I have an alarm system that has been installed by an alarm dude ;)

I want to add a GSM module to the alarm system, so that I'm notified when the alarm is triggered. Before I purchase the module I need to understand where to wire it into my alarm control panel.

I have studied the control panel, but I'm unsure where to connect the output of the control panel to the input on a GSM module. Do I need to use a multimeter to measure voltages and currents while the alarm is triggered to figure this out?

Alarm control panel UPDATE: I'm providing some more information as requested by Rocketmagnet.

The alarm system is Swedish manufactured and I have read through the manual (image comes from it), but there is no information on wiring a GSM module.

I didn't want to complicate this question, so I left out the details of the GSM module. I plan on creating this module with an Arduino uno, GSM shield etc. This is my first electronics project and I've already found the necessary resources on the arduino, gsm bit.

My concern at the moment is figuring out how to get the necessary output/ trigger from my alarm system which I'll then use as input to my arduino project.

I hope this helps somewhat.

UPDATE 2: First I'd like to thank everyone who has provided lots of good information and advice. I took a photo of the real control panel as a few of you have been asking about the model and make.

I will attempt to take some measurements today (see UPDATE 4 below).

Photo of real system

UPDATE 3: As request by Cybergibbons here's an additional diagram from the manual showing how to wire a keypad. Note that I do not have a keypad, but a simple turnkey lock in the front door that activates the alarm.

Diagram of keypad wiring

UPDATE 4: I finally got a chance to take some measurements. I was quite apprehensive at first and worried I'd f*** up the alarm or myself :P

I did as tyblu suggested and put the black probe on the negative terminal of the backup battery and the red probe inside each of the positive outputs: BL, S1 and S2.

When the alarm is unarmed & armed there is no voltage at the outputs which I guess is to be expected or the sirens would sound all the time.

When the alarm is armed and I set it off by walking in a room with a detector, I get the following readings:

  • BL 13.16V (DC) 28.5V (AC)
  • S1 13.16V (DC) 28.5V (AC)
  • S2 13.16V (DC) 28.5V (AC)

After chatting with Cybergibbons it seems that my multimeter is not behaving and the readings above are wrong.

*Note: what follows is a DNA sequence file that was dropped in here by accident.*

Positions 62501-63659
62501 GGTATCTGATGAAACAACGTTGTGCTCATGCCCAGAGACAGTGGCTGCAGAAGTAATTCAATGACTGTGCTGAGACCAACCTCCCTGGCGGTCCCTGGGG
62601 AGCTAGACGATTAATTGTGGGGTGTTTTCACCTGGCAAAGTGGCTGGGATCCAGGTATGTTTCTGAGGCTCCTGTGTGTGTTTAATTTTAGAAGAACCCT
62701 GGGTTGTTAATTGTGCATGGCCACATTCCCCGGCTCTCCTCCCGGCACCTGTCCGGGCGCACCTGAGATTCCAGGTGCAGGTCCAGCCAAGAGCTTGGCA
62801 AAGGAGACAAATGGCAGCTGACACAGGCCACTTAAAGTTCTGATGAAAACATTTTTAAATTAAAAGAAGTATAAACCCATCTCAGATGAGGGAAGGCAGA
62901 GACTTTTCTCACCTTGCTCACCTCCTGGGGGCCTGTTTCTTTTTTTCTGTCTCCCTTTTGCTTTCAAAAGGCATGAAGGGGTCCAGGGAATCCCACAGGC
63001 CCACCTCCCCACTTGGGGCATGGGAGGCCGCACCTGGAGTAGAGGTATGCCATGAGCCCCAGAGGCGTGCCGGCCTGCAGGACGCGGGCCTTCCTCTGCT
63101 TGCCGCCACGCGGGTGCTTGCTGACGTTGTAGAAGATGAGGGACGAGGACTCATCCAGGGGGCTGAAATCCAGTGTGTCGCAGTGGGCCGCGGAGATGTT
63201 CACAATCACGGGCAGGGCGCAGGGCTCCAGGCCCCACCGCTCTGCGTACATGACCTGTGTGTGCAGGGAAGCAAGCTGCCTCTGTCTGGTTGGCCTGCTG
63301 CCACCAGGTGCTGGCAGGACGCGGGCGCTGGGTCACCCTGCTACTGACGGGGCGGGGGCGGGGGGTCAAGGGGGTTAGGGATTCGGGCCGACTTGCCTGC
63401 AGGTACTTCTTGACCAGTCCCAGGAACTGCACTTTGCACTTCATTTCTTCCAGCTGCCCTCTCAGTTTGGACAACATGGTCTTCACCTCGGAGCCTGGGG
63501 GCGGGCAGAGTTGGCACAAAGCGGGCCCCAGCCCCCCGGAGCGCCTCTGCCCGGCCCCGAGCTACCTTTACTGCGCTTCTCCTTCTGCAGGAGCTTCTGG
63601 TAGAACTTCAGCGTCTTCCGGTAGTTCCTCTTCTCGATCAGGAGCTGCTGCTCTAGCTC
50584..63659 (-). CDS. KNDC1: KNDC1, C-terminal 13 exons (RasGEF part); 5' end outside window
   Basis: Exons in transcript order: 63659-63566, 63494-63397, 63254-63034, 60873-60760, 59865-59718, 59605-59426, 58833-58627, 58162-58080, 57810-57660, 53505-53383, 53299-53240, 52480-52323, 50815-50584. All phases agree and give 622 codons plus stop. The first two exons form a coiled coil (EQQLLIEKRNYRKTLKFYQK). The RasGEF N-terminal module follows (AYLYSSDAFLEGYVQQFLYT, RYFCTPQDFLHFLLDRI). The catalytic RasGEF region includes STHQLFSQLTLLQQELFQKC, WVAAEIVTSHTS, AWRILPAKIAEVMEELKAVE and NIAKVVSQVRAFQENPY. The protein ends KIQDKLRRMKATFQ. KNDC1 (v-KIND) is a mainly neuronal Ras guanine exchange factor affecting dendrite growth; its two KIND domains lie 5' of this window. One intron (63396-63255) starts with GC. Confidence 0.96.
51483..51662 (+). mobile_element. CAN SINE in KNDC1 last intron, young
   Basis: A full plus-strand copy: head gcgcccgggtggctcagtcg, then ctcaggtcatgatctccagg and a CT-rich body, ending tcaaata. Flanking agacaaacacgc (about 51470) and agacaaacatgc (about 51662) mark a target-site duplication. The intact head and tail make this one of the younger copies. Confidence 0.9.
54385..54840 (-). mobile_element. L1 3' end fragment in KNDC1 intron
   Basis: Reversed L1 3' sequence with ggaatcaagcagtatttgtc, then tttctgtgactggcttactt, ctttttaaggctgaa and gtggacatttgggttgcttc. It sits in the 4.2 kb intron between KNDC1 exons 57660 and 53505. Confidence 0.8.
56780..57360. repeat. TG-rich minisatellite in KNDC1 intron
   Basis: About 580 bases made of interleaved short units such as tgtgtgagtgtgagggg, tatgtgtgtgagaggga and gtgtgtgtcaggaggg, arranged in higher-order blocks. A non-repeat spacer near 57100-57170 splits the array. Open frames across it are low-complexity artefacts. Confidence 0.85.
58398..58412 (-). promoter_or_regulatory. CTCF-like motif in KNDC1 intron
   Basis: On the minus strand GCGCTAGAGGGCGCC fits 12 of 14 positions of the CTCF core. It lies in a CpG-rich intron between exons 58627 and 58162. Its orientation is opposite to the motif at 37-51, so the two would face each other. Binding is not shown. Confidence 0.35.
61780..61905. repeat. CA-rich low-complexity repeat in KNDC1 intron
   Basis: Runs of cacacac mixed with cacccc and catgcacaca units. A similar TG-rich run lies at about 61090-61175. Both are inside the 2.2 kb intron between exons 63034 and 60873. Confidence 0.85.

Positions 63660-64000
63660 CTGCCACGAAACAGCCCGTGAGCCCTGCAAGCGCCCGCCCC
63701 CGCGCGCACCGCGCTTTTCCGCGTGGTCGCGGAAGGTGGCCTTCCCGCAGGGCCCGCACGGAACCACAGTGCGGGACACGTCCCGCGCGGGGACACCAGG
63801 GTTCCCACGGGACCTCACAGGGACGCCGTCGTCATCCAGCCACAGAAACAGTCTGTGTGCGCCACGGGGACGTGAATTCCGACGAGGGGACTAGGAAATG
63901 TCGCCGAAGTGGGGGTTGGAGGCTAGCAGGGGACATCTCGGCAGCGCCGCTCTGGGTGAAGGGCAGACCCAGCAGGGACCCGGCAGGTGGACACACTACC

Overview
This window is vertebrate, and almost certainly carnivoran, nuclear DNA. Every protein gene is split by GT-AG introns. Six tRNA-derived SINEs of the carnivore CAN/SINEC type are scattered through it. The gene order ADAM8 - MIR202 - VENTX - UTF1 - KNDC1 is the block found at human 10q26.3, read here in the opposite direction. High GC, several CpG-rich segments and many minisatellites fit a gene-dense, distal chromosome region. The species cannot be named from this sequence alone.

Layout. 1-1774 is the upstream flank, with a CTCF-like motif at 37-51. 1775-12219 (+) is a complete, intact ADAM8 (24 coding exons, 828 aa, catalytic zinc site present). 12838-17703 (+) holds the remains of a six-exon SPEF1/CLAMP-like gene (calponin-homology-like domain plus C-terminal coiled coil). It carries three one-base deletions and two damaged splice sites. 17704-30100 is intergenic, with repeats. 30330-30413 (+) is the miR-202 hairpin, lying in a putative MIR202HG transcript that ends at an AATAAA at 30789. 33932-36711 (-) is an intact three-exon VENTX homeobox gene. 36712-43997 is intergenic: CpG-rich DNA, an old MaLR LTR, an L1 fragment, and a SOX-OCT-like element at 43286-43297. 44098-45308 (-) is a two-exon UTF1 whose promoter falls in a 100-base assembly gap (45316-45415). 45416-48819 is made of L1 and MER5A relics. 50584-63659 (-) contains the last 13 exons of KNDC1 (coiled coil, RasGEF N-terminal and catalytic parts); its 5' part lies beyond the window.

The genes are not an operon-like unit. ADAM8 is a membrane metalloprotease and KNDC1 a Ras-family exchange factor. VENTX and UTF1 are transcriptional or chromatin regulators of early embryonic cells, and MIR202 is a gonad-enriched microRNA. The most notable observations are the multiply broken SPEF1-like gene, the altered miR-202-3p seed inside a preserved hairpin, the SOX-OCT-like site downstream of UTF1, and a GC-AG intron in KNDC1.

• \$\begingroup\$ Can you tell us more about the alarm system? What make and model is it? What about the GSM module? Do you plan on doing electronic design, or are you hoping for off-the-shelf products that just plug together? You can edit your question to add those things in. \$\endgroup\$ Apr 29, 2012 at 17:29
  • \$\begingroup\$ @Rocketmagnet I've added more information. Thanks. \$\endgroup\$
    – joshu
    Apr 29, 2012 at 17:49
  • \$\begingroup\$ You should now be past the new user restrictions, can you post the image via stackexchange? This will make sure that the image doesn't go away down the road. \$\endgroup\$
    – Kellenjb
    Apr 29, 2012 at 21:51
  • \$\begingroup\$ @Kellenjb fixed! \$\endgroup\$
    – joshu
    Apr 29, 2012 at 22:00
  • \$\begingroup\$ Does the manual explain what the M/-/+/T/K/L terminals are? Power and tamper. \$\endgroup\$ Apr 30, 2012 at 10:54

2 Answers 2


You'll have to figure out the voltage range on whichever output you want to trigger off of, then construct a suitable buffer between it and the microcontroller comparator (Arduino, in this case). The buffer protects the microcontroller and other digital circuitry from the alarm control panel and vice versa. You wouldn't want a microcontroller programming bug to trigger an alarm or burn out one of the alarm control panel outputs, nor would you want the alarm panel to fry your circuit by relay flyback or a power-cycling artifact.

If the signal voltage is higher than the comparator's maximum input voltage it will have to be divided down by the buffer -- a resistive divider and voltage follower will do, so long as the alarm control panel output can safely source current for the divider. If it's lower (ie: negative), the buffer will have to invert it to the proper range. If it's just right, you can use a voltage follower.

Some options for a buffer:

  • op amp circuits -- high impedance; can shift voltages; feedback path needs to be designed to not transmit spikes
  • transistor logic -- a clever circuit can be very simple and effective; not as good isolation as op amps
  • optical isolation -- excellent isolation; can be done with a pair of LEDs; required alarm control panel circuitry needs failure mode analysis (what if LED shorts? what if signal spikes?)
  • direct wired connection -- I'm not going there

I'd use an op amp buffer followed by a chip fuse, and clamp the maximum output voltage (tiny MOV). This way even a sustained over-voltage event won't kill or disable the digital circuitry. There are no doubt buffer ICs with all of this. A SMS text saying "the alarm system just went berserk, so it was 'let go'" could then be sent to your phone ;)